# How to manage automated closed-loop hardware optimization with M-LOOP

Use external data management package for simple closed-loop optimizations

Boulder Opal contains automated closed-loop optimization tools that allow complex control optimization without requiring a complete understanding of the workings of your quantum system. These tools allow you to run optimizations incorporating input data rather than building a detailed model of all aspects of your system. However data management must be handled manually in the optimization procedure. This notebook will show how you can use the M-LOOP package to simplify management of optimization workflows.

## Closed-loop optimization framework

You can use the automated closed-loop optimizers to create a closed optimization loop where the optimizer communicates with the experimental apparatus without your direct involvement. In this kind of setting, your experimental apparatus produces an initial set of results, which it sends to the optimizer. Using this information, the optimizer produces a set of improved test points that it recommends back to the experimental apparatus. The results corresponding to these test points are resent to the optimizer, and the cycle repeats itself until any of the results has a sufficiently low cost function value, or until it meets any other ending condition that you imposed. In simple cases the construction and management of the optimization loop can be handled with the open-source M-LOOP package.

## Summary workflow

### 1. Installation

Install the Q-CTRL M-LOOP Python package (qctrlmloop), which acts as an interface between M-LOOP and Boulder Opal, with pip install qctrl-mloop.

### 2. Define QctrlController for use in optimization

The Q-CTRL M-LOOP Python package provides the QctrlController class, a controller that accepts an initial instance of the Optimizer object and then handles the subsequent calls to the experimental interface, the next steps of the automated closed-loop optimization, and the updates to the state of the Optimizer.

Using the QctrlController, you don't need to set up the optimization loop by yourself, and the optimization will run until it meets the conditions that you defined in the arguments of the controller (see the documentation of the Controller base class for a description of the options available). In this framework you can still select the optimization engine from Boulder Opal and simply pass this information to QctrlController. Note that this framework does not support experimental batching inside the optimization loop.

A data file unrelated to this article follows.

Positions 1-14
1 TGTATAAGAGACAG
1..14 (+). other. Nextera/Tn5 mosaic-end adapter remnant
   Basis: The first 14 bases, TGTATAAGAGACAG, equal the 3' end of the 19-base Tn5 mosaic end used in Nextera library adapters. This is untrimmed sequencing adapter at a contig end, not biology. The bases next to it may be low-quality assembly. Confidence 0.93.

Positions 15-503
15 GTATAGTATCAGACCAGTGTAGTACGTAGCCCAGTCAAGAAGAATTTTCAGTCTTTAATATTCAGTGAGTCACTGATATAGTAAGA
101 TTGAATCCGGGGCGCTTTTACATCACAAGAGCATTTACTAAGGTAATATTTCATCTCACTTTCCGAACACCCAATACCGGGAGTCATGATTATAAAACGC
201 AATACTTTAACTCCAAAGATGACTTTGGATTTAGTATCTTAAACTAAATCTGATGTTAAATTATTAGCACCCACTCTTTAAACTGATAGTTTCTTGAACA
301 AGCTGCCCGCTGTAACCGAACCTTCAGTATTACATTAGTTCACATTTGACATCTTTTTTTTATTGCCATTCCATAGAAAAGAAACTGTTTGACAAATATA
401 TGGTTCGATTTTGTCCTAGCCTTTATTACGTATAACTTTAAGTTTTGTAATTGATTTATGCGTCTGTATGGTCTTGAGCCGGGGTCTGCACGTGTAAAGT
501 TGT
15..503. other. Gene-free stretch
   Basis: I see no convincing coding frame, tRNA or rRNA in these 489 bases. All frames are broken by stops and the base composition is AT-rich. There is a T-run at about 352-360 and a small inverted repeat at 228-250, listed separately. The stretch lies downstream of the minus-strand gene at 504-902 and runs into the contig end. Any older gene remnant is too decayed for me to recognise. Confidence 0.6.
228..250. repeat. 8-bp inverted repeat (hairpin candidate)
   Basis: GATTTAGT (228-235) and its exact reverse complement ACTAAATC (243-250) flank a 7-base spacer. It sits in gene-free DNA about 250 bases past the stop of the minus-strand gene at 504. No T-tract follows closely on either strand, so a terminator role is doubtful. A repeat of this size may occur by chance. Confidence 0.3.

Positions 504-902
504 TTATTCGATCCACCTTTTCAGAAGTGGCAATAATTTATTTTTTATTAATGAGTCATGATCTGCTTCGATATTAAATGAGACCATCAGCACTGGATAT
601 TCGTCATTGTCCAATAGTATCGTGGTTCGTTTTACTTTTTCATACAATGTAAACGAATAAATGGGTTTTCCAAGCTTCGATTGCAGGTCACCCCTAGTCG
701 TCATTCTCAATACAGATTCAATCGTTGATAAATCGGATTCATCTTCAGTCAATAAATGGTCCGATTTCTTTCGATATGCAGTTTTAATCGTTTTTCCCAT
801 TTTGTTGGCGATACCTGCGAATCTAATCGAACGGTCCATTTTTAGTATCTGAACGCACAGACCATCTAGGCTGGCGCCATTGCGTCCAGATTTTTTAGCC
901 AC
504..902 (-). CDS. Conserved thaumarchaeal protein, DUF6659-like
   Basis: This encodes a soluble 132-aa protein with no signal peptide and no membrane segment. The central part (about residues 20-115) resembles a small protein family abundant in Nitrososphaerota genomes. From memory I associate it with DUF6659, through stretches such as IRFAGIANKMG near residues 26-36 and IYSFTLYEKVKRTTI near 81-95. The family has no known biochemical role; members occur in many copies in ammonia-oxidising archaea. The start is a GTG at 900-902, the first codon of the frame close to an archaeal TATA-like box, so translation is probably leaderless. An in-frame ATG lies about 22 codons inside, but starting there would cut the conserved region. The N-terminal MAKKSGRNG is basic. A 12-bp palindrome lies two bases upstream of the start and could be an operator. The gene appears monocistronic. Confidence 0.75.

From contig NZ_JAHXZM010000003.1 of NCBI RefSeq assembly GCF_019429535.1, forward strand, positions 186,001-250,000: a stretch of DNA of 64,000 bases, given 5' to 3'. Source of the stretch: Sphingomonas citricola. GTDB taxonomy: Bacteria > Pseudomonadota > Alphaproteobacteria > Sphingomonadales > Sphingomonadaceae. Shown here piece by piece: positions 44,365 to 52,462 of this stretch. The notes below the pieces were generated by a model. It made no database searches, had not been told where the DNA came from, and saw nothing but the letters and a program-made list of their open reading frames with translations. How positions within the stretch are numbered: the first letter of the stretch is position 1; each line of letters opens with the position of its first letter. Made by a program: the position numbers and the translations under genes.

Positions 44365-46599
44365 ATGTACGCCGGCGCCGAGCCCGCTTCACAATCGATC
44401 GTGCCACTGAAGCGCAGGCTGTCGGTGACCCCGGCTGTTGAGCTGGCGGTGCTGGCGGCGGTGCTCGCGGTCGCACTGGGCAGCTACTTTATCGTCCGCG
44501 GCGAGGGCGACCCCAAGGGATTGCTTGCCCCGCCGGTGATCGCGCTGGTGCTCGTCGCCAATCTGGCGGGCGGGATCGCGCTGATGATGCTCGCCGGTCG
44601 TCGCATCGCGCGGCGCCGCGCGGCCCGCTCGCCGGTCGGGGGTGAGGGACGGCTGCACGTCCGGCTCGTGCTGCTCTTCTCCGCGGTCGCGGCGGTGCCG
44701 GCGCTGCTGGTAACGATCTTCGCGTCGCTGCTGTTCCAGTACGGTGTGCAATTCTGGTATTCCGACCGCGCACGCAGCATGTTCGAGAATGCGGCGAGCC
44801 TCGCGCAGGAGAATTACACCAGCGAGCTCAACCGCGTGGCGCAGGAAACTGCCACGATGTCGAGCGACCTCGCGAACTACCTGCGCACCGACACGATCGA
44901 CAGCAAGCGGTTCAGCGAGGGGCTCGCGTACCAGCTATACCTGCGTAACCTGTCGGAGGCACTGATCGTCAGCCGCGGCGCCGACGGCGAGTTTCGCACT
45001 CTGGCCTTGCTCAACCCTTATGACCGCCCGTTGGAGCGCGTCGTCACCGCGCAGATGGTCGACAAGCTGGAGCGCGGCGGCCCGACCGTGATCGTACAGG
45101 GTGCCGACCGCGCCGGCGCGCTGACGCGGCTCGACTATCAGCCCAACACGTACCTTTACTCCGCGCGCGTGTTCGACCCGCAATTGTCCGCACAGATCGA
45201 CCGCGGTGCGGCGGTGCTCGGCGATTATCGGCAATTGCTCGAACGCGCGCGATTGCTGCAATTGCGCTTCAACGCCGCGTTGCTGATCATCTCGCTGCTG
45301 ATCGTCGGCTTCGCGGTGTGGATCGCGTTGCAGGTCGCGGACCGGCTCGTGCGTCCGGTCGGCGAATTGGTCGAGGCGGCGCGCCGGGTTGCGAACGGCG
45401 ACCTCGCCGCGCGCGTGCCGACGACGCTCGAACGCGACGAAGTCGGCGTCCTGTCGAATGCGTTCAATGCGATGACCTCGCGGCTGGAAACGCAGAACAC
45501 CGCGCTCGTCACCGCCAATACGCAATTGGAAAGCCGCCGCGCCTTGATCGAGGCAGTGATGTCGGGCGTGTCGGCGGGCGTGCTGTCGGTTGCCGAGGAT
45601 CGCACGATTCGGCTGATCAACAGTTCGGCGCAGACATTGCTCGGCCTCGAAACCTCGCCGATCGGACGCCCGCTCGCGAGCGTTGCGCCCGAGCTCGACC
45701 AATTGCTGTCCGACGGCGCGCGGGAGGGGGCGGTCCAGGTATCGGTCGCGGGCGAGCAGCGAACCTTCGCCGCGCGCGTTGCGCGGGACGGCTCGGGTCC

You can then use an Interface object from M-LOOP to call your experimental apparatus, and the QctrlController to send the retrieved data to Boulder Opal. A simple setup would look like the following (where the settings passed to Interface and Optimizer depend on the optimization that you want to perform):

interface = Interface(<interface settings>)
optimizer = qctrl.types.closed_loop_optimization_step.Optimizer(<optimizer settings>)
controller = QctrlController(
interface, qctrl=qctrl, optimizer=optimizer, target_cost=0.01, num_params=1,
)
controller.optimize()

## Example: Optimization over a simulated 2D landscape with M-LOOP

In practice, you would use an interface to an actual experiment to obtain the costs that correspond to each test point that the automated closed-loop optimizer requests. To keep this example simple, consider that the cost function is just a 2D parabola with a minimum at $(0, 0.5)$, and the objective of the optimization is to find this minimum.

import numpy as np
from qctrl import Qctrl

# Start a Boulder Opal session.
qctrl = Qctrl()
import logging

# Import objects from M-LOOP and the Q-CTRL M-LOOP Python package.
from mloop.interfaces import Interface
from qctrlmloop import QctrlController

# Define the experimental interface (in this case, a parabolic cost function).
minimum = np.array([0, 0.5])

class CustomInterface(Interface):
def get_next_cost_dict(self, params_dict):
params = params_dict["params"]
cost = sum((params - minimum) ** 2)
return {"cost": cost}

interface = CustomInterface()

# Define initialization object for the automated closed-loop optimization.
# The test points are constrained to the interval (-1, 1).
initializer = qctrl.types.closed_loop_optimization_step.CrossEntropyInitializer(
elite_fraction=0.2,
bounds=[
qctrl.types.closed_loop_optimization_step.BoxConstraint(
lower_bound=-1, upper_bound=1
),
qctrl.types.closed_loop_optimization_step.BoxConstraint(
lower_bound=-1, upper_bound=1
),
],
)

# Define state object for the automated closed-loop optimization.
optimizer = qctrl.types.closed_loop_optimization_step.Optimizer(
cross_entropy_initializer=initializer
)

# Define the controller that handles the calls to Boulder Opal.
controller = QctrlController(
interface,
qctrl=qctrl,
optimizer=optimizer,
target_cost=0.001,
num_params=2,
test_point_count=200,
)

# Set verbosity to the lowest possible.
# (See: https://docs.python.org/3/library/logging.html#logging-levels)
interface.log.setLevel(logging.CRITICAL)
controller.log.setLevel(logging.CRITICAL)

# Run the optimization.
controller.optimize()

# Print results.
print(f"Best cost: {controller.best_cost}")
print(f"Best parameter set: {controller.best_params}")
print(f"Minimum of the cost function: {minimum}")
INFO     M-LOOP version 3.3.1

Best cost: 0.0009857826491870274
Best parameter set: [-0.02764526  0.48511637]
Minimum of the cost function: [0.  0.5]


This notebook was run using the following package versions. It should also be compatible with newer versions of the Q-CTRL Python package.

PackageVersion
Python3.9.16
M-LOOP3.3.1
numpy1.24.2
scipy1.10.0
qctrl20.1.1
qctrl-commons17.9.1
qctrl-mloop2.1.1
boulder-opal-toolkits2.0.0-beta.3